English courts remain a forum for deciding international IP disputes post-Brexit
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English courts remain a forum for deciding international IP disputes post-Brexit

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Peter Brownlow and Mark Hilton of Bird & Bird consider the impact of Brexit on international IP cases heard in England

For more than 200 years, the courts of England and Wales have been hearing international commercial disputes. Historically, this was due to the UK being a nation with considerable international trade, and more recently because English law has often been chosen as the law to govern international commercial contracts.

With respect to IP disputes, English courts have shown a willingness to hear claims based on foreign IP rights. The jurisdictional basis for this remains unaffected by Brexit and the fact the UK is no longer bound by the Brussels Regulation on Jurisdiction and Enforcement may make such claims more likely in the future.

A well-known example of this willingness is the decision of the UK Supreme Court in 2011 in a dispute over ownership of copyright in the design of the Stormtrooper helmets used in the film Star Wars. In that case, the Supreme Court decided that so long as the English court had in personam jurisdiction over the defendant, then the English court had jurisdiction to decide whether there had been infringement of US copyright.

Another example in the field of patent law is the judgment in Actavis, where the English court accepted jurisdiction over a claim for declarations of non-infringement in relation to, not only the UK designation of a European patent, but also the French, German, Spanish and Italian designations.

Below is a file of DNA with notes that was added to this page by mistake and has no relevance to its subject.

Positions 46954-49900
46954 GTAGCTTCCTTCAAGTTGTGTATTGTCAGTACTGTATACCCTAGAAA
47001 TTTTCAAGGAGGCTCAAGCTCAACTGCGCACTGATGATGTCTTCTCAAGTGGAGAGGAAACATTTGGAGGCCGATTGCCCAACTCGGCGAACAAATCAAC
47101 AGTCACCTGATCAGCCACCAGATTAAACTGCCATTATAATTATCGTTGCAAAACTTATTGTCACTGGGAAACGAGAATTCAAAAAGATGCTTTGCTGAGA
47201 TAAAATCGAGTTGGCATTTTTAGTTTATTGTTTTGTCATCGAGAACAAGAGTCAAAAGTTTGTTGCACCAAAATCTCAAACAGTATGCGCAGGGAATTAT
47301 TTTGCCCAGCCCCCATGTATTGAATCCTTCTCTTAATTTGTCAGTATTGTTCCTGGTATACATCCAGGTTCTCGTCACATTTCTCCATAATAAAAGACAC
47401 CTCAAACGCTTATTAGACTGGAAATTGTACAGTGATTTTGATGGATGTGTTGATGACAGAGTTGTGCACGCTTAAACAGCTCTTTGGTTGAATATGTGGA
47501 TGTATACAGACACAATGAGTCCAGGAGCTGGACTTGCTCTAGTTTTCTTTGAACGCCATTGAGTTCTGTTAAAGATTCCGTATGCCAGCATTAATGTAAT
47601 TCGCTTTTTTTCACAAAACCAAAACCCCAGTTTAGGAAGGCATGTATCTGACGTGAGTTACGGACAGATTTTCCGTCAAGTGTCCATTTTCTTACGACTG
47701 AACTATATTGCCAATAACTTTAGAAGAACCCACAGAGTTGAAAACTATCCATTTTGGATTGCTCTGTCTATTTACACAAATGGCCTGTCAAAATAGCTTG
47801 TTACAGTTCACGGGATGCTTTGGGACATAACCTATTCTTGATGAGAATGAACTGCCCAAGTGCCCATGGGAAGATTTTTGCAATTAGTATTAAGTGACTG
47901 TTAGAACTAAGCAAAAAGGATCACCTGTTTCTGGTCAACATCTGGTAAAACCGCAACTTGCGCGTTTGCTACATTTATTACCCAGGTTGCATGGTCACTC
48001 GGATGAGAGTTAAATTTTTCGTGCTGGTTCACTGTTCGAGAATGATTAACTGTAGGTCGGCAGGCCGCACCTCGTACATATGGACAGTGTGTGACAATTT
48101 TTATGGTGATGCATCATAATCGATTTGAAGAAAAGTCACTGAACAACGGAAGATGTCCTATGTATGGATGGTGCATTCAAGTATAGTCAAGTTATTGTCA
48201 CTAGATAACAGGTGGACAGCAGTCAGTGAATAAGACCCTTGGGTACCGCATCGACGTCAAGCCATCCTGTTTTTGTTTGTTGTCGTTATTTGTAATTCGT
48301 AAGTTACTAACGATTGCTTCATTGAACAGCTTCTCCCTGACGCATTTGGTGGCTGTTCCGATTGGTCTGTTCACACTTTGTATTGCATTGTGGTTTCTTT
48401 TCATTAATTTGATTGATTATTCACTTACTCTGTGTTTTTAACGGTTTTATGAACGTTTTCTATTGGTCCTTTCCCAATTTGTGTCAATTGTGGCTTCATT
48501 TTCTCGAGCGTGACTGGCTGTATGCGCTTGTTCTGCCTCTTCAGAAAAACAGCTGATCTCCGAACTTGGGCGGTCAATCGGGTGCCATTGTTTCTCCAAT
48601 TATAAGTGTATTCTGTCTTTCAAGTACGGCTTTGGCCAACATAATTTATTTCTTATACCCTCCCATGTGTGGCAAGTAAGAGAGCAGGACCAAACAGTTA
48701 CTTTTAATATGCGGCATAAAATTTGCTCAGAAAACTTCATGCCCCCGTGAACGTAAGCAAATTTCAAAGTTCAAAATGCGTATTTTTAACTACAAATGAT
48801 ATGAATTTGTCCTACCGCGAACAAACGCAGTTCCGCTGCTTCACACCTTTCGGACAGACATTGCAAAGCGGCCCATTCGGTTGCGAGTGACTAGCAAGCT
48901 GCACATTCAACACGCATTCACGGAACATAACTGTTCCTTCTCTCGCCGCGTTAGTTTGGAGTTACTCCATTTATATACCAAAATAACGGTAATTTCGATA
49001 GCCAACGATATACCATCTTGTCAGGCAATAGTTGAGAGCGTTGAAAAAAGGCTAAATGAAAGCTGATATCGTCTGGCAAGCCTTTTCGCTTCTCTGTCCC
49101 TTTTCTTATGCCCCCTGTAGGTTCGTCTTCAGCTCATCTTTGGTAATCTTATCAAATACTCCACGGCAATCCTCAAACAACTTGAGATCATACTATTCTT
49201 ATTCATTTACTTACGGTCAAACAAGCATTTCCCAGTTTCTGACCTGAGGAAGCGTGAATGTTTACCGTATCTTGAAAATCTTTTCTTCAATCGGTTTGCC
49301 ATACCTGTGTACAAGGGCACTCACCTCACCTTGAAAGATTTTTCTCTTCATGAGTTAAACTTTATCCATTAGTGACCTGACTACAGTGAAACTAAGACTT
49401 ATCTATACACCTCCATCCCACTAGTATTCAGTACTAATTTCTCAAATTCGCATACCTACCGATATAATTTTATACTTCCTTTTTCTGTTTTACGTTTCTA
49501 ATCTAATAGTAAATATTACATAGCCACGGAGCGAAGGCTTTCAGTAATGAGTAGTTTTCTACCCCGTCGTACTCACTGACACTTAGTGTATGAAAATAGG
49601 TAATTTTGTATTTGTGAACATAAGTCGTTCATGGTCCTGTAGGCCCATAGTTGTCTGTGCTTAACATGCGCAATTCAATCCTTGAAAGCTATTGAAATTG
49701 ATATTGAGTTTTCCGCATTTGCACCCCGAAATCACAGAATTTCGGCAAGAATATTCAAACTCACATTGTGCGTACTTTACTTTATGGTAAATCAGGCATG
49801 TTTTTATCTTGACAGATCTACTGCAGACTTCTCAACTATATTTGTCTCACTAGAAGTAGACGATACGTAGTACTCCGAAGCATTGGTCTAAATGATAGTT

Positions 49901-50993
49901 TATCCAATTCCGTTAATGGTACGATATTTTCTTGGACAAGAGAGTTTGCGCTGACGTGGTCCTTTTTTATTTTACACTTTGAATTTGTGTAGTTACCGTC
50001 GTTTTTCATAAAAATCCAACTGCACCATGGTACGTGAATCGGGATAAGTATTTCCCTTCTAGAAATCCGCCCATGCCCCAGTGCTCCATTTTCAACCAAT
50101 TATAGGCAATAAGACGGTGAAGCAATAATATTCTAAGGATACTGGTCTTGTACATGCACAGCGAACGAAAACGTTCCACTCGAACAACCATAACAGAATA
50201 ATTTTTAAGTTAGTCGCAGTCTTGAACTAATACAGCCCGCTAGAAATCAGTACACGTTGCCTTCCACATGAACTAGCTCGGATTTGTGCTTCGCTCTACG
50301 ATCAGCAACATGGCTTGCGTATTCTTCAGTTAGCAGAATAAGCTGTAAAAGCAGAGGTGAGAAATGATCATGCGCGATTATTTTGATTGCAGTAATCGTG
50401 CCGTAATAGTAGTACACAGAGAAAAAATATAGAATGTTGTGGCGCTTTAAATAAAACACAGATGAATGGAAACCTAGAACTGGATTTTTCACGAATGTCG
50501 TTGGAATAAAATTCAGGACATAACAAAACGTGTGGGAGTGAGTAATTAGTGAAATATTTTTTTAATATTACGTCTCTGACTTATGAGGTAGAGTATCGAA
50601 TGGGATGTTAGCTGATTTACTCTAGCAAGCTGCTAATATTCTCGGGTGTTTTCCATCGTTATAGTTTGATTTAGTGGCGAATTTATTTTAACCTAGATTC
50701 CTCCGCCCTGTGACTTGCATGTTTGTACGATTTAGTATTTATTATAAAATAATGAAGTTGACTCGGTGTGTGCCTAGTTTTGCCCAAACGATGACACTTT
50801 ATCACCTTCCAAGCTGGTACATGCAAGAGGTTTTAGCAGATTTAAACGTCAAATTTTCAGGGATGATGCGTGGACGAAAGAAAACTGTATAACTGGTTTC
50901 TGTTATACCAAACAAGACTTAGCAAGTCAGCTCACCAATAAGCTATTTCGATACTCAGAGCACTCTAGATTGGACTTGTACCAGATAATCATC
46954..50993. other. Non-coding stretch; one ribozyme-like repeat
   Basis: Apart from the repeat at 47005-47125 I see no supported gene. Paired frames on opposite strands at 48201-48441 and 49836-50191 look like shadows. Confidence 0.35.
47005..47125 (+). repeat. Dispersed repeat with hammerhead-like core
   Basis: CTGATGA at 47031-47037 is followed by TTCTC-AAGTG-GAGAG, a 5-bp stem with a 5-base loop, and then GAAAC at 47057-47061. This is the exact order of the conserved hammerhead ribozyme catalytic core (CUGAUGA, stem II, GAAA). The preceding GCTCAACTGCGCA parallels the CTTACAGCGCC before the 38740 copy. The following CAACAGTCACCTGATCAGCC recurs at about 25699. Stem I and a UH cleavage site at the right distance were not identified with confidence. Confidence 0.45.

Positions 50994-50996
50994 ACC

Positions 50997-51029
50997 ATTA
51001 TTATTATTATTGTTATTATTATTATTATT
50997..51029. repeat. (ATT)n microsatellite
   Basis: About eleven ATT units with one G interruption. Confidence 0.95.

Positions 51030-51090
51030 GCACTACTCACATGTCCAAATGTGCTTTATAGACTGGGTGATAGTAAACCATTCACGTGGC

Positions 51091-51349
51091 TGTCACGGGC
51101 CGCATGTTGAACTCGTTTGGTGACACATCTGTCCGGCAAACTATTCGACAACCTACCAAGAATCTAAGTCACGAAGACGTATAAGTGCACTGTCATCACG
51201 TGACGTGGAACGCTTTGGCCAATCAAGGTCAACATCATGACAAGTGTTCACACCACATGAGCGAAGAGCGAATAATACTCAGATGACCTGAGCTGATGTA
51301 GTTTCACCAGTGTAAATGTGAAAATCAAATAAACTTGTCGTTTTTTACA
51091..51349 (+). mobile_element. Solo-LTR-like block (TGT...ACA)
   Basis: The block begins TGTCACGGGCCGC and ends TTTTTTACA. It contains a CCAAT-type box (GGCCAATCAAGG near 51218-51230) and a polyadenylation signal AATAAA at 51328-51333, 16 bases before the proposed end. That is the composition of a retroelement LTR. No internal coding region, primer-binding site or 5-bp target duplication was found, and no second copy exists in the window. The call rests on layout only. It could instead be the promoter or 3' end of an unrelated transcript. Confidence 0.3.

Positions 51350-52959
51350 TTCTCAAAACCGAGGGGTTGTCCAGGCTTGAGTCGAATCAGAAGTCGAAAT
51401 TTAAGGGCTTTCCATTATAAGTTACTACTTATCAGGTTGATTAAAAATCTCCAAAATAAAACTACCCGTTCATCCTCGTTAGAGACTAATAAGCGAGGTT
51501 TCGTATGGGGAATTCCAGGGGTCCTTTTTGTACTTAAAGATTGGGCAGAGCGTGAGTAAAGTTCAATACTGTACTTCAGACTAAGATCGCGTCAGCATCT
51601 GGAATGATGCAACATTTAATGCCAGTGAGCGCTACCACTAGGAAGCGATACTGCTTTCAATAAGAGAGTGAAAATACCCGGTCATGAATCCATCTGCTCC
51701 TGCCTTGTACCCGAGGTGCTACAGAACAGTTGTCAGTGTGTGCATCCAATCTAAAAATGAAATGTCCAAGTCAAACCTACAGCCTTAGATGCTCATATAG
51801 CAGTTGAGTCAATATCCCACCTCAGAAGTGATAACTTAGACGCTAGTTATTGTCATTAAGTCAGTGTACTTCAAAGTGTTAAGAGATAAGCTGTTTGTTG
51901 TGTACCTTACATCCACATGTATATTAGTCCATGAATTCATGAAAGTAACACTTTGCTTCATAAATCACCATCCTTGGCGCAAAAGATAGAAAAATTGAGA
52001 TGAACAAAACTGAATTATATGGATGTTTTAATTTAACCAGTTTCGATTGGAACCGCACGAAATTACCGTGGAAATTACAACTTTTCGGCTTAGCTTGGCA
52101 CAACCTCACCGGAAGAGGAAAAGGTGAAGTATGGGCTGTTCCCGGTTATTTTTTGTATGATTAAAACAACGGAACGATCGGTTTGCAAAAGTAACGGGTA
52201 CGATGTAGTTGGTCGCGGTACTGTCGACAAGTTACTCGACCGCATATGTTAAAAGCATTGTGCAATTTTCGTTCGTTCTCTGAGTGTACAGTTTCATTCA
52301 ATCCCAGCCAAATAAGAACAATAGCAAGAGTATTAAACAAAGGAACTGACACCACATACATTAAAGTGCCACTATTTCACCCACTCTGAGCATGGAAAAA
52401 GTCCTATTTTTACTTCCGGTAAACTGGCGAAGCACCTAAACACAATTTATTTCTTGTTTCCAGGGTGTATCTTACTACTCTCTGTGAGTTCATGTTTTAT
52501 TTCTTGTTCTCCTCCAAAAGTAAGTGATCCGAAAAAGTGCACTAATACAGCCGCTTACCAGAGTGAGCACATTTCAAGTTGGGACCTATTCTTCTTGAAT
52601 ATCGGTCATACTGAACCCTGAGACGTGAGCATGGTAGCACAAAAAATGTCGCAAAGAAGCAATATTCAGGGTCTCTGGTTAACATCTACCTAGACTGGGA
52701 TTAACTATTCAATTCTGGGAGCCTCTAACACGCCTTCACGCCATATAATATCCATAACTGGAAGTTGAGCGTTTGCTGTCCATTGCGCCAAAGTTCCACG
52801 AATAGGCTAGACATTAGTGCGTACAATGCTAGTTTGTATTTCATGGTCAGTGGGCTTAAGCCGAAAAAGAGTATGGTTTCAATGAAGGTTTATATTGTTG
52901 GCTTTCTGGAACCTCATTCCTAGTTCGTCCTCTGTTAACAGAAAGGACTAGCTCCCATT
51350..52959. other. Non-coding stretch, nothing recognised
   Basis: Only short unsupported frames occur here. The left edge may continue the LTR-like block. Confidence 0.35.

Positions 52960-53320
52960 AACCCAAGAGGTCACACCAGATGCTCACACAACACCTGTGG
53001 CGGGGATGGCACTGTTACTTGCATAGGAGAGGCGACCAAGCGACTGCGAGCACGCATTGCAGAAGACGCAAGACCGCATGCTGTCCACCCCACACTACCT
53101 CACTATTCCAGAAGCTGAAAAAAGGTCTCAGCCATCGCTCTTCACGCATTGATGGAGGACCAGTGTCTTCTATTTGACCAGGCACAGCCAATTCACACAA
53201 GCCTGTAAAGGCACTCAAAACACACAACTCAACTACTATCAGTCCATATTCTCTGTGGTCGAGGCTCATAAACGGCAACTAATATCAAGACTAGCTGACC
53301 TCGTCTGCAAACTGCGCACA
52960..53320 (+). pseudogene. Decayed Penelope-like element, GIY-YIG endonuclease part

The procedures for deciding issues of foreign law in the English court have developed over many years and involve experts in the relevant foreign law providing evidence to the court, as to the foreign law, allowing the court to then apply that law to the facts of the case.

There has been some suggestion that Brexit will make it more difficult or impossible to enforce English court IP judgments against defendants who are based outside the UK. However, in practice very little has changed. The position remains the same as it was pre-Brexit for defendants based in jurisdictions outside the EU, such as the US.

For defendants domiciled in an EU member state, the practical effect of Brexit on the enforcement of English court IP judgments is likely to be limited. This is for a number of reasons including that substantial companies are unlikely to want to breach an English court order (even in respect of non-injunctive monetary relief), given that sanctions could be imposed on their activities in the UK or on members of their management visiting the UK.

In addition, if the claim is in relation to a contract which contains an exclusive jurisdiction clause designating the England and Wales courts, EU member state courts are required to enforce any judgment of the English court under the The Hague Convention on Choice of Court Agreements.

Brexit has led people to question whether there will be fewer international IP cases heard in the English courts. There will be a wait for a few years for the answer, although given the approach of the English courts in the past and the advantages of the forum, it would not be surprising if the volume increased post-Brexit.

For a more in-depth look at this see the longer article here.

 

Peter Brownlow

Partner, Bird & Bird
E: peter.brownlow@twobirds.com
 
Mark Hilton
Partner, Bird & Bird
E: mark.hilton@twobirds.com
 

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